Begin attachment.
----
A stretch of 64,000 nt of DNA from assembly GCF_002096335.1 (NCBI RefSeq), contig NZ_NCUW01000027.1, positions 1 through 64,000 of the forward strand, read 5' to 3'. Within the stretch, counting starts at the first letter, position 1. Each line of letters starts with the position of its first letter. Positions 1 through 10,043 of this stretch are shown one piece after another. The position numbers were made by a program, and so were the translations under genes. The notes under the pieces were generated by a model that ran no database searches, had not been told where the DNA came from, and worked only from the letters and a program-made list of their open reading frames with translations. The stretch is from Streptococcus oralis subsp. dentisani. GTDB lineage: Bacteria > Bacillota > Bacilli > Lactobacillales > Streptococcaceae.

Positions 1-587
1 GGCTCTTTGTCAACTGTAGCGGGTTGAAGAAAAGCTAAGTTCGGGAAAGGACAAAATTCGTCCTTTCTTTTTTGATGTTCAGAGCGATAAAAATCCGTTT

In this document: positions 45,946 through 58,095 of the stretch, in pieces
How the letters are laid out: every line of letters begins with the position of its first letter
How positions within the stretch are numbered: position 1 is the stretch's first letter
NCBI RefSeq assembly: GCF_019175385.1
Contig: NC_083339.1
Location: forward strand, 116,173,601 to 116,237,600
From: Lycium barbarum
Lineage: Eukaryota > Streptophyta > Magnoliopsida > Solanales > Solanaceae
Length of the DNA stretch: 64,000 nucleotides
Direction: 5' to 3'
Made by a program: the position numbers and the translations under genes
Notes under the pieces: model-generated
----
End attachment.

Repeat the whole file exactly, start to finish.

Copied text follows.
A stretch of 64,000 nt of DNA from assembly GCF_002096335.1 (NCBI RefSeq), contig NZ_NCUW01000027.1, positions 1 through 64,000 of the forward strand, read 5' to 3'. Within the stretch, counting starts at the first letter, position 1. Each line of letters starts with the position of its first letter. Positions 1 through 10,043 of this stretch are shown one piece after another. The position numbers were made by a program, and so were the translations under genes. The notes under the pieces were generated by a model that ran no database searches, had not been told where the DNA came from, and worked only from the letters and a program-made list of their open reading frames with translations. The stretch is from Streptococcus oralis subsp. dentisani. GTDB lineage: Bacteria > Bacillota > Bacilli > Lactobacillales > Streptococcaceae.

Positions 1-587
1 GGCTCTTTGTCAACTGTAGCGGGTTGAAGAAAAGCTAAGTTCGGGAAAGGACAAAATTCGTCCTTTCTTTTTTGATGTTCAGAGCGATAAAAATCCGTTT

In this document: positions 45,946 through 58,095 of the stretch, in pieces
How the letters are laid out: every line of letters begins with the position of its first letter
How positions within the stretch are numbered: position 1 is the stretch's first letter
NCBI RefSeq assembly: GCF_019175385.1
Contig: NC_083339.1
Location: forward strand, 116,173,601 to 116,237,600
From: Lycium barbarum
Lineage: Eukaryota > Streptophyta > Magnoliopsida > Solanales > Solanaceae
Length of the DNA stretch: 64,000 nucleotides
Direction: 5' to 3'
Made by a program: the position numbers and the translations under genes
Notes under the pieces: model-generated